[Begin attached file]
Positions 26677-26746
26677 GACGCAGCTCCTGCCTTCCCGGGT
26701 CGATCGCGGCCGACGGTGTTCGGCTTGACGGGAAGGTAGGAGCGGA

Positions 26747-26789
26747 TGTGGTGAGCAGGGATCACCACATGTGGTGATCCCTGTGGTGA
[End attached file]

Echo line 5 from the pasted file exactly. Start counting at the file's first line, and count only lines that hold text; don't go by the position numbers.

26747 TGTGGTGAGCAGGGATCACCACATGTGGTGATCCCTGTGGTGA